Home detention for ‘Robin Hood’ after $120k of cannabis seized

A judge compared a Dunedin man to "Robin Hood" for his role in growing more than $120,000 worth of cannabis.

Sage Florence Tree, 28, appeared in the Dunedin District Court this week after a police aircraft spotted four cannabis plots at his home on February 10 — leading to the seizure of 81 plants.

Judge Emma Smith said the man had no appreciation of the level of criminality in the offending and suggested he may liken himself to "Robin Hood" or a "green fairy".

On March 22, police entered the lifestyle block and met Tree, who co-operated with the bust.

They noted the man was living a minimalistic lifestyle and had no possessions of value.

All vehicles at the property and the structure itself were in various states of disrepair.

Due to safety concerns surrounding the "makeshift" home, police notified the local council.

Grow tents, lights and electric fans were found inside the dwelling, along with 22.5 ounces of cannabis.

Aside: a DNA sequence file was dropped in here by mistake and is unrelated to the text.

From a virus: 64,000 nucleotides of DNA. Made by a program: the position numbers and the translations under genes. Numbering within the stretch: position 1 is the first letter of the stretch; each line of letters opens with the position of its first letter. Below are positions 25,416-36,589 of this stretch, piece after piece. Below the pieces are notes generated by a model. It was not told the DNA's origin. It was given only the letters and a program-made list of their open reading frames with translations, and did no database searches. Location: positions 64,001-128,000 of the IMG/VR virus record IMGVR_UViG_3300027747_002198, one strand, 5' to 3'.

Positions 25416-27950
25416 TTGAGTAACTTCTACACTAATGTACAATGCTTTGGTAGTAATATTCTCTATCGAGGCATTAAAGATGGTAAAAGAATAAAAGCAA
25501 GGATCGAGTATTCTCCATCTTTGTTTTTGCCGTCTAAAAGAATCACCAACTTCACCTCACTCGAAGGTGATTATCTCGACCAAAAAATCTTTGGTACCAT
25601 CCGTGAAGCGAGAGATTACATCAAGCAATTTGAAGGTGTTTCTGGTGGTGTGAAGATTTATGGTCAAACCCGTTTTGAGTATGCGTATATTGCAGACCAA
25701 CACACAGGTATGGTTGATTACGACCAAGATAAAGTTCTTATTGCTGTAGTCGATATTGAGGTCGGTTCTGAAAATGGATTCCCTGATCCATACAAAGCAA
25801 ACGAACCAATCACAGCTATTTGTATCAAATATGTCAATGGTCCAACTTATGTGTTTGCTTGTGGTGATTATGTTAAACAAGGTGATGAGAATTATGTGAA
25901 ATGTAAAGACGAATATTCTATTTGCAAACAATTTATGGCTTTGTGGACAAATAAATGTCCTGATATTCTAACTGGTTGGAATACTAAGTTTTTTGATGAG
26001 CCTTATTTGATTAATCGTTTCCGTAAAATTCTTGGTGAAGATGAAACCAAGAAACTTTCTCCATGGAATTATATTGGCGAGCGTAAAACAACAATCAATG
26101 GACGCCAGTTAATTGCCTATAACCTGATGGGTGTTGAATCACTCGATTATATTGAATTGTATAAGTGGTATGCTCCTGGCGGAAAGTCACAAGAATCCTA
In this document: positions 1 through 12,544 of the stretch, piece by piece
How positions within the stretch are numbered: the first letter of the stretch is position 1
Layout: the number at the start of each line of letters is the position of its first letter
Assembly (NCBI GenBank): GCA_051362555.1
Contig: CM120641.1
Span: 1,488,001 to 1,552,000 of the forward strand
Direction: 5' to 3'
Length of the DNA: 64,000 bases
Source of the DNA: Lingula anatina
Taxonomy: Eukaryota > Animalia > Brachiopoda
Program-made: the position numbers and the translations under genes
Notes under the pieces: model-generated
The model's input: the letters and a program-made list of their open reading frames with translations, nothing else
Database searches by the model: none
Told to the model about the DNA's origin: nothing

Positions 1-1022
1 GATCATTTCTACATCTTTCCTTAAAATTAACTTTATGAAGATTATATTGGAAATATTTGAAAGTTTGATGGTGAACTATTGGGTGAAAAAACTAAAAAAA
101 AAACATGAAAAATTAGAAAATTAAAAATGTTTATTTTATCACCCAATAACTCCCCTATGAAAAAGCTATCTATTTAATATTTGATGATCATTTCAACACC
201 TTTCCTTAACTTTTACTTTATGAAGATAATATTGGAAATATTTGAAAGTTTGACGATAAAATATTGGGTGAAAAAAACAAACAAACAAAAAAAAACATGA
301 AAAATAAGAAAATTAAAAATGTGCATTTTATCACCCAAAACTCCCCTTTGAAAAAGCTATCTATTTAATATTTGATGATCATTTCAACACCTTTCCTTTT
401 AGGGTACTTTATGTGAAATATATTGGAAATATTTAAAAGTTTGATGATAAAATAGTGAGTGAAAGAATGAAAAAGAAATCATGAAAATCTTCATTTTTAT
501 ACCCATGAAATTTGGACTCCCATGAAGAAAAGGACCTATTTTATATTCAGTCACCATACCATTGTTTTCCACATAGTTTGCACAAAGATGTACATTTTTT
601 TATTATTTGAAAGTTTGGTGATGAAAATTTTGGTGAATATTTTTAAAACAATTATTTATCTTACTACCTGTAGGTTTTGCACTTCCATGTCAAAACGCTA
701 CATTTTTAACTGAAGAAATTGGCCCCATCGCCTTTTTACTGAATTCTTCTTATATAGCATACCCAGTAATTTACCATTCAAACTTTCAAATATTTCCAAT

Four sets of scales and over 100 resealable bags were also located, indicating a level of commercial drug dealing, the judge said.

The estimated value of cannabis and potential yield was between $123,000 and $182,000.

"He is supplying drugs.

"He is addled.

"He has soiled thinking, doesn’t he?" Judge Smith said.

"I think he has profited from it significantly."

When police undertook an analysis of Tree’s bank account there was no evidence of "unexplained cash deposits" or "considerable monetary profits".

"There is no luxurious lifestyle ... There were no large amounts of cash being found, no electronic transactions ... There is no evidence of a profit being made here," counsel Andrew More said.

Judge Smith disagreed.

"You certainly profited in some ways but I cannot arithmetically determine the extent."

Mr More said the "very low-level operation" was partly created to sustain Tree’s personal cannabis use due to mental health issues.

Since his arrest, the man had received a medical marijuana prescription due to his "genuine need" for the prohibited substance.

Mr More said Tree believed he was "providing a service to his community" as the cannabis was often incorporated into food and gifted to those who used it as a "preferred medication".

"This is a man of good character," Mr More said.

"He is not even within a bull’s roar of good character," Judge Smith said before noting a "highly relevant" previous conviction.

Tree was convicted on three charges related to the cannabis operation and sentenced to seven months’ home detention.